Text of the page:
` How to be a successful young director in 2023 - Directory

How to be a successful young director in 2023

In my role as a commercial director’s manager I’m constantly being asked for young directors, everybody wants the next hot talent. The truth is though, that while clients are looking to break boundaries, typically they want the trust that comes with a more experienced directors portfolio, so young directors are forced to develop their work themselves until the industry gods decide their time has come.

The industry is ruthless and there is often no true guide for young directors looking to break through. Young creatives get taken advantage of and are often pigeonholed into the work they do to pay the bills. The most successful directors, in my mind, all share similar traits of determination as well as laser-focused clarity on their strengths and what their portfolio will look like in one, five and ten years.

There are a few key things every young director needs to be aware of:


Take control of your portfolio

Nobody is going to give you the opportunity to shoot the work you want to create at this stage of your career, so beg borrow and steal to make it yourself. Prove to everyone that you have the ability and invest in yourself. A great director is a problem-solver, so you had better work out how to make your portfolio pop. Treat your portfolio like your CV, it’s the first thing anyone is going to want to see and it’s essential that it’s well-curated and current.


Work out who your competition is

The industry is brutal and your competition in 2023 is even more so. Try to understand whom you are competing against at your level and who the directors at the price point above you are. Aiming for the stars and seeing who is shooting Super Bowl commercials shouldn’t be discouraged, but what can you offer that sets you apart from your direct competition right now? Young directors should be devouring portfolios ravenously, picking apart what makes their competition stand out so they can constantly learn how to improve. Great writers read, great directors watch.


Adapting to new technologies

With the rapid advancement of technology, young film directors need to be prepared to adapt and incorporate new technologies into their work. This includes new camera equipment but more importantly, Virtual Production. Clients are always looking for ways to maximise results while keeping budgets tight, a director who refuses to incorporate these new advancements and jumps at the opportunity to play with them is putting themselves at a disadvantage.  What happens when your competition has built a portfolio of work featuring new tech that you haven’t gotten to grips with yet? Make friends with your closest studio and study, study, study.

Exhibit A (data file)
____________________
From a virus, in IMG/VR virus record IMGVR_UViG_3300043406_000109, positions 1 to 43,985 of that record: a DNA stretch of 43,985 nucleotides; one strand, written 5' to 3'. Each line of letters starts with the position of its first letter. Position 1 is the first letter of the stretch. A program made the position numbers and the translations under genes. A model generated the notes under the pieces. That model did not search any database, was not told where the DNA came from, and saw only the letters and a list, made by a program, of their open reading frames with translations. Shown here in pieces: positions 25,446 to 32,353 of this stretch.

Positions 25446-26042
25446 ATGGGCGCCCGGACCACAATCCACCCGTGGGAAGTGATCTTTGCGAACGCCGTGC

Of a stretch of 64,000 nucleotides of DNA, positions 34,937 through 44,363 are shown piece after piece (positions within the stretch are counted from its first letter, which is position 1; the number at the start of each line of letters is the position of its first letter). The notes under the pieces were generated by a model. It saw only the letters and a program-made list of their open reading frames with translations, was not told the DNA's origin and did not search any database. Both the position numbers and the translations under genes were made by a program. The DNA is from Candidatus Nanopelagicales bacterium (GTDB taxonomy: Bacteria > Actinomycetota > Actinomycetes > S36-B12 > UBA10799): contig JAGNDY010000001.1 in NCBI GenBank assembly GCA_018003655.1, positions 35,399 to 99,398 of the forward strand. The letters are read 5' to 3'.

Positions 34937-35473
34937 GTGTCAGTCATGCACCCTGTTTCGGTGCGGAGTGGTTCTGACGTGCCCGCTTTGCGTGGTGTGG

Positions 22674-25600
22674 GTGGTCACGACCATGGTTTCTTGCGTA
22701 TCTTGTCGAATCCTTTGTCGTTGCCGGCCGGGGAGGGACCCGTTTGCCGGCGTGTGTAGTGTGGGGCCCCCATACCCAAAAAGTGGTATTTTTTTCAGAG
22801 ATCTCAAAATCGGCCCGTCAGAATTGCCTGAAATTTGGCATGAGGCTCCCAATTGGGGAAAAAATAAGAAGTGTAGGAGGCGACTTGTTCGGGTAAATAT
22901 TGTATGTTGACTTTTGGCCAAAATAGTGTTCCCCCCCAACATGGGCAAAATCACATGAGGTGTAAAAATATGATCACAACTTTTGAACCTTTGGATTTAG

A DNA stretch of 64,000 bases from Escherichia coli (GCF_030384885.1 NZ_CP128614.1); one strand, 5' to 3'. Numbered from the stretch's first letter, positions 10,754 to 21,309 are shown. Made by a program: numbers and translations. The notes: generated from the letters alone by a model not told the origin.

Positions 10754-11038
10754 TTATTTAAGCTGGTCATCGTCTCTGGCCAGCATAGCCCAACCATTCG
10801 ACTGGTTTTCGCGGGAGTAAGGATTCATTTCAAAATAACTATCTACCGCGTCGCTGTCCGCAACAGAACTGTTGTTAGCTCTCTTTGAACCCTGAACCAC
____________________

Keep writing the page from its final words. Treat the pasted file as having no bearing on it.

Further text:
Creating content for social media professionally and personally

You will be expected to be able to deliver projects that suit multiple platforms, so make sure you keep yourself updated with what is trending. More importantly, though, the new generation of content creators is publishing work built on relationships direct-to-client. Your competition is no longer the camera nerds slogging it out at film school, but those content creators savvy enough to understand what brands want. Your social media profile should reflect your work and the sort of person you are to work with. Agencies need to be excited to work with you and your social media platforms are your best resume, keep them alive and vibrant. You are your own brand, make sure clients want to collaborate with you. The rulebook has been completely torn up and directors are winning projects by hitting up clients in their DMs, so don’t sleep on how important your online presence is.


Be hungry but have someone stand up for you

Too often young directors eager to impress will work for peanuts or, worse still, for free to try and snag a client. In my experience, this rarely leads to a steady working relationship as those who would have freelancers work for free tend to just shop around finding other happy servants. The best thing a young director can do is speak to a commercial director’s manager about how they can develop their career. An agent should be able to give you a breakdown of what their expectations for your career should look like based on your current work and how you can continue to improve. An agent will open up opportunities for you and protect you should anything go awry on a project (trust me, we’ve seen it all!). Be careful though, there are many charlatans who claim to promise work with nothing to back it up. Stick to an ADA member to ensure you are working with a professional.


There is no simple path to follow to have a career as a commercial director. However, I am still yet to find a director who doesn’t have the tools to find their space in the industry, often an outside look at a director’s portfolio can help them identify what their true strengths are. As an eternal optimist, I still believe there is genuinely enough work for everybody, it’s simply a case of making sure you are open to searching for it and knowing where to look.

If you found this article helpful please feel free to reach out, there is always greatness to be explored through conversation.


Scott Pugnetti is a commercial director’s manager for Aylene Gardiner Agency and Equals MGMT. As well as his work developing directors he dedicates his time to the ADA, an association committed to improving working conditions for directors globally.

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